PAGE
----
And I could’ve warned Eric about this whole thing early on, because I actually know Em pretty well. Yeah, there’s the whole “shes-my-sister” thing, but there’s actually more to it than that. You see, Em and I are actually on the same team. When we were growing up, it was kind of Me and Em vs. Steph when it came to teaming up to try to manipulate our parents into giving us whatever we wanted. By the way, there was actually another brother, Jeremy, who was also on Steph’s “team” but nobody knows who he is, or where he lives, or what he does for a living, so I just left him out of the story. But needless to say, I’ve gotten to know Em pretty well over the years, and could’ve helped Eric dodge a bullet or two.

But let’s be honest, as we all know, its really just a matter of memorizing her period schedule. By the way, I know that you’re all thinking, how is this guy really talking about Em’s period at her wedding. And this is where I will remind you that there is literally a thread of entries on Em’s blog that reference Em’s period. Nothin’ new here folks.

So speaking of Eric, let’s talk about him for a second. So, before I get into this, I’d just like to say that Eric is not really someone you “know.” He’s more like someone you “experience.” And I just heard a chuckle or two there but I can see that a lot of you have no idea what I’m talking about, so let me explain a little further.

[Take off shirt to reveal tank top, sunglasses, put on bandana, glow necklace, eat hard boiled egg]. This is the Eric experience.

The first time I met Eric was at sibling dinner at Steph and Andrew’s place on the Upper East Side in Manhattan. I’m pretty sure Eric was meeting all of us for the first time that night, including the Boog. Naturally the first thing Em did when they walked through the door was put Tyler in Eric’s hands, perhaps to test his fatherhood skills early on. And Eric just kind of held him out in front of him like Tyler was just one giant wet poopy diaper. Which he is. But my first thought of course was that this guy has no idea what’s coming and god bless his little soul.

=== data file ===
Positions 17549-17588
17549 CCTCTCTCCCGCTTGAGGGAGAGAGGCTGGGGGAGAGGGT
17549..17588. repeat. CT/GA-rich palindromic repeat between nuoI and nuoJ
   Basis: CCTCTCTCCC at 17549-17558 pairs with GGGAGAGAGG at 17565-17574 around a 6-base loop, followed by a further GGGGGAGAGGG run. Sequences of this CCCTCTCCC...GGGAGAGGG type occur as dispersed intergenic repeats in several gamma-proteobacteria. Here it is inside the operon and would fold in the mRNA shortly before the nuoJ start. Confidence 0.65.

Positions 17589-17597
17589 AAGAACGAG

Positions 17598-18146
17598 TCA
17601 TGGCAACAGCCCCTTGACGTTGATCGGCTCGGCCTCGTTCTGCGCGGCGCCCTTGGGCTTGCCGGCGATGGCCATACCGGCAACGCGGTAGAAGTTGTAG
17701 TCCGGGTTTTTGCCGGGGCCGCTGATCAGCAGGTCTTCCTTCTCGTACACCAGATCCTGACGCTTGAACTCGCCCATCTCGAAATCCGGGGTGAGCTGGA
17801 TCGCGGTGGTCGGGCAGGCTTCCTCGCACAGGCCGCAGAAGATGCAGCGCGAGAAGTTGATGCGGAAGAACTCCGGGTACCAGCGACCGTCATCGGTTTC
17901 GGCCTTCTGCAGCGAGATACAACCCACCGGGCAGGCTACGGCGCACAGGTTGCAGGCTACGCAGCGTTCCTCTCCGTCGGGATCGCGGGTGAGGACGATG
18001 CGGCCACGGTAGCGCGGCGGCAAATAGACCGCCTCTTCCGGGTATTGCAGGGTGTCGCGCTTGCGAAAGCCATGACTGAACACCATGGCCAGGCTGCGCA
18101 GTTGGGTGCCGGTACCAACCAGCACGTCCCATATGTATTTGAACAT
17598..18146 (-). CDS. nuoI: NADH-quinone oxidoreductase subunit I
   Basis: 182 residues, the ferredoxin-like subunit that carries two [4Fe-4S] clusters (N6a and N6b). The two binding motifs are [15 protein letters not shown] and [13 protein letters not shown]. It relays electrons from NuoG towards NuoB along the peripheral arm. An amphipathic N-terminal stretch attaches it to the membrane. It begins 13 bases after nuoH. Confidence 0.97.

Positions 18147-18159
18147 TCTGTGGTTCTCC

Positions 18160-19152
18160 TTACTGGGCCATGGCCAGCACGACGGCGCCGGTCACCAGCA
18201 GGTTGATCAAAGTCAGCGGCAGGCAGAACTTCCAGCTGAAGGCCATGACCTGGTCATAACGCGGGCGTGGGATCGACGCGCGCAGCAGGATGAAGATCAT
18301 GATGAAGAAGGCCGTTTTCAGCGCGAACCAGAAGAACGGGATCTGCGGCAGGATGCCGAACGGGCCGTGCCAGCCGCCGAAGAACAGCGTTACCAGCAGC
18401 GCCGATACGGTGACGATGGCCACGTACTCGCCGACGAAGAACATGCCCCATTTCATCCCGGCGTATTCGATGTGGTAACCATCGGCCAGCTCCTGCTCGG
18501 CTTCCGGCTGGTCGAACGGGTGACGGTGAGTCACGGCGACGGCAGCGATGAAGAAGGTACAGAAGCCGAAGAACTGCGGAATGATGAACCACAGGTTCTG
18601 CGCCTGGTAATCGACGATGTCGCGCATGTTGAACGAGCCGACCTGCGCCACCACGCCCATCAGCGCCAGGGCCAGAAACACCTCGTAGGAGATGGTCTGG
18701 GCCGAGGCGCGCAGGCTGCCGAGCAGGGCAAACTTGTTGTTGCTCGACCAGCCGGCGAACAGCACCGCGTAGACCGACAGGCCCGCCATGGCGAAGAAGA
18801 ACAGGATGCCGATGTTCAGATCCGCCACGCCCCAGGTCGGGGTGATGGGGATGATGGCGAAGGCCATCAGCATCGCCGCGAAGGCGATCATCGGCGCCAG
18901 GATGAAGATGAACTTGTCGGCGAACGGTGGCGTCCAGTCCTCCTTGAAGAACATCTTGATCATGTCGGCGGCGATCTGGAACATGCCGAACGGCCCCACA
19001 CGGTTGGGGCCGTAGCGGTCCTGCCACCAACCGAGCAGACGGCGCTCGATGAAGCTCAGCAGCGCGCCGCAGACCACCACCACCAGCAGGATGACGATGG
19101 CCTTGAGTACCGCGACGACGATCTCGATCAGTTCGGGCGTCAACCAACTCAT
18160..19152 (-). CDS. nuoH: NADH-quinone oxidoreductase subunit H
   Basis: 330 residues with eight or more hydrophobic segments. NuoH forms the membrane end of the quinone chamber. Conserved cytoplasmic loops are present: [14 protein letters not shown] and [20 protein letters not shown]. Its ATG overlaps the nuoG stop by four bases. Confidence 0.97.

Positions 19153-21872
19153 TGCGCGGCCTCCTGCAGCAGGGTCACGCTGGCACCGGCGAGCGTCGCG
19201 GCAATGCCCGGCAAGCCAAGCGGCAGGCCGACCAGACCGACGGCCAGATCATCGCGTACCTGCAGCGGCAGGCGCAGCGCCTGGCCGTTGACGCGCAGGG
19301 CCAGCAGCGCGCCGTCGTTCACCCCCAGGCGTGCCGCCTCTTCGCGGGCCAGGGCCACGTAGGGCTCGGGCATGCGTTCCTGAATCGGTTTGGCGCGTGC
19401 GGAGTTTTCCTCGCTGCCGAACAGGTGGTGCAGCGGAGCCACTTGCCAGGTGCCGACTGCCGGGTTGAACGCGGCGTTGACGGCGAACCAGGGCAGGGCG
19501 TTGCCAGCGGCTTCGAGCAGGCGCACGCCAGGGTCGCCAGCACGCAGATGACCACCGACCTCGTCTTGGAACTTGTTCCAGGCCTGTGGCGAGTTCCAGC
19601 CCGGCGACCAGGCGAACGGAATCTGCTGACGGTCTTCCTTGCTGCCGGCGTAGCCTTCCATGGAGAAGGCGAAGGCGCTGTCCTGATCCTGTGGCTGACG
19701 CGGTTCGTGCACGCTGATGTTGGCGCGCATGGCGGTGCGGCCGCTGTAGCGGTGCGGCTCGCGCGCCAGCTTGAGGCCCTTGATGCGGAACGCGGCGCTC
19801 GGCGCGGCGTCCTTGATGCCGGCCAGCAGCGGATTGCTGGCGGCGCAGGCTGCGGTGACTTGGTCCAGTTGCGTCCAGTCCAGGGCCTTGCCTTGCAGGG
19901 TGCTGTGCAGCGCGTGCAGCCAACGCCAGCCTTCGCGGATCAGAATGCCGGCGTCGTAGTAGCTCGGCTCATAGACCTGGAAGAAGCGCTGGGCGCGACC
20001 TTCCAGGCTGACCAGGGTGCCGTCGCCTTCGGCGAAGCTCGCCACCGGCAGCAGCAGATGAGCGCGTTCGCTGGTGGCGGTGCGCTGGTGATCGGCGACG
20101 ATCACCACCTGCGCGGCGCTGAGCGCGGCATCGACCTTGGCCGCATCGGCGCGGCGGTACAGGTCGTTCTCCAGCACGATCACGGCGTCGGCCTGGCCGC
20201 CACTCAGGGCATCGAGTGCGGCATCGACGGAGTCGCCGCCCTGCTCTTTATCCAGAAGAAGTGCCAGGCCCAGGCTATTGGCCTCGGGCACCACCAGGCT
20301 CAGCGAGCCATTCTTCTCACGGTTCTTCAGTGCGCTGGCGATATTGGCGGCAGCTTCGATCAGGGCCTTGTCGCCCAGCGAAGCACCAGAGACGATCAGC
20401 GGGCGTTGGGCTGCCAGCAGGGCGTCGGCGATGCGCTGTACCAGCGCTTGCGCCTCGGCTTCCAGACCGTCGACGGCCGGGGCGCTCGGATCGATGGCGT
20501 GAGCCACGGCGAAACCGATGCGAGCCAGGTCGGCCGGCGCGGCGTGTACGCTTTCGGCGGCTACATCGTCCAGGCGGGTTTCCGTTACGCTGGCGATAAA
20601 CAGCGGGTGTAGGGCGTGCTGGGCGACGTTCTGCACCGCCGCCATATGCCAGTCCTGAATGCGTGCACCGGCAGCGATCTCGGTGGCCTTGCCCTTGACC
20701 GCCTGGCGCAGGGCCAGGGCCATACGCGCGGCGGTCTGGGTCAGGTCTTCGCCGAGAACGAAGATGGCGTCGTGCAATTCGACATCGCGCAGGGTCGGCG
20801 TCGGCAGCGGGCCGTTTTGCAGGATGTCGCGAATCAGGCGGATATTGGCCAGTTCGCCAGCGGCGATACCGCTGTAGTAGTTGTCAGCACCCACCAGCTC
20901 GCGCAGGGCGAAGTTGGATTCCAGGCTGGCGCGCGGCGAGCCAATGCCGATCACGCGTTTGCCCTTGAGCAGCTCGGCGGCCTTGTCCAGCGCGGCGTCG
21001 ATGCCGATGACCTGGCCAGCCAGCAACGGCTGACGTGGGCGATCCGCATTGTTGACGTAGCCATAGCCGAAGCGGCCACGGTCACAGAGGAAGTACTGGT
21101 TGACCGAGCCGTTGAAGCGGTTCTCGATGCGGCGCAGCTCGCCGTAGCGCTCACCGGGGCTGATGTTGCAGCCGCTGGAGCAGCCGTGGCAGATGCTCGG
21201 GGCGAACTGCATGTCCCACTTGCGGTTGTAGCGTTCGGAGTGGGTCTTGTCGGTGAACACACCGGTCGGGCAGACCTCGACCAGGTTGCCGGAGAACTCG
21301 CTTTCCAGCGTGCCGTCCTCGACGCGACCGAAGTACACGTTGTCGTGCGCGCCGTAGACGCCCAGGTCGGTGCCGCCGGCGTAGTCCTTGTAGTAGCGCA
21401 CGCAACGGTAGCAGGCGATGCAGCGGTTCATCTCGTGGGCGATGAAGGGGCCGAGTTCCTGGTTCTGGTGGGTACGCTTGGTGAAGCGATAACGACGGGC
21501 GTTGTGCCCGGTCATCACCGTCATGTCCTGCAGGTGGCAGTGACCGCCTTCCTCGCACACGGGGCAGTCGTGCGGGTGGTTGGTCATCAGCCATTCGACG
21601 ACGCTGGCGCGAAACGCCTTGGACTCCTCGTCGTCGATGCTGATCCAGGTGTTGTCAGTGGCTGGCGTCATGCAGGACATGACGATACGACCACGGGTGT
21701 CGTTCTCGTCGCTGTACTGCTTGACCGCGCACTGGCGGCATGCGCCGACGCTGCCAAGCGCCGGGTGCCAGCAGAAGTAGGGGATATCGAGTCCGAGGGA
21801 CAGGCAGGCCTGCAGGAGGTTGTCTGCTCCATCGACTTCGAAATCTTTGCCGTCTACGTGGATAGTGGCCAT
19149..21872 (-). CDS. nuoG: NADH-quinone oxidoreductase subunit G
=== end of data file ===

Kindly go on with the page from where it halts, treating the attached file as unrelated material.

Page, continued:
But something happened right then that I didn’t really expect – a new lifelong friendship was born. Relax, no, no, not between me and Eric. That was still a long way off. I’m talking about Eric and Andrew. There was a certain twinkle in Andrew’s eye that evening that I had never seen before. It was cute. Just precious.

I think I finally came around with Eric the first time he came to the Lerman family vacation in the outer banks. As I’m sure you all know the Lerman family goes to the outer banks for a few weeks every year. But when we go, we don’t really “do stuff.” For example, Em’s schedule is about as active as any completely inanimate object you’ve ever seen. She rolls down to the beach at 10:30 for 2-3 hours of some intensive sitting, followed by a 2-3 hour nap, accompanied by the stream of drool that I mentioned a bit ago.

And it was during one of these naps that Eric, obviously bored out of his mind, turned to me and asked, “So what do you wanna do?” I was so dumbfounded by the question…I didn’t really know how to react. “What do you mean ‘do?’ This is it man, we’re doing it! You just sit here, it’s great.” So Eric introduced us to ladderball and polish and other fun games to break up the 8 hours of sitting that we Lermans love so much. And that’s when I really realized how well Em and Eric would complement each other. And sure enough Eric would go on to teach Em the virtues of a midweek concert, or beef jerky, or floor tickets to a phish show. And Em would teach Eric how to just sit the fuck still for a while. All of these things are important.

There is one more thing I want to say about Em. I mentioned earlier that Emily and I were always on the same “team.” And what I meant by that, beyond what I described earlier about taking advantage of our parents, is that she has always been there for me. When I think back to my earliest memories of spending time with Em, it really is the simplest ones that make me the happiest. For instance, when she took me “hunting” for leaves in the front yard so mom could make chocolate leaves during thanksgiving. Or when I’d wake up next to a bag of candy that was secretly delivered in the middle of the night by the “Meister Man.”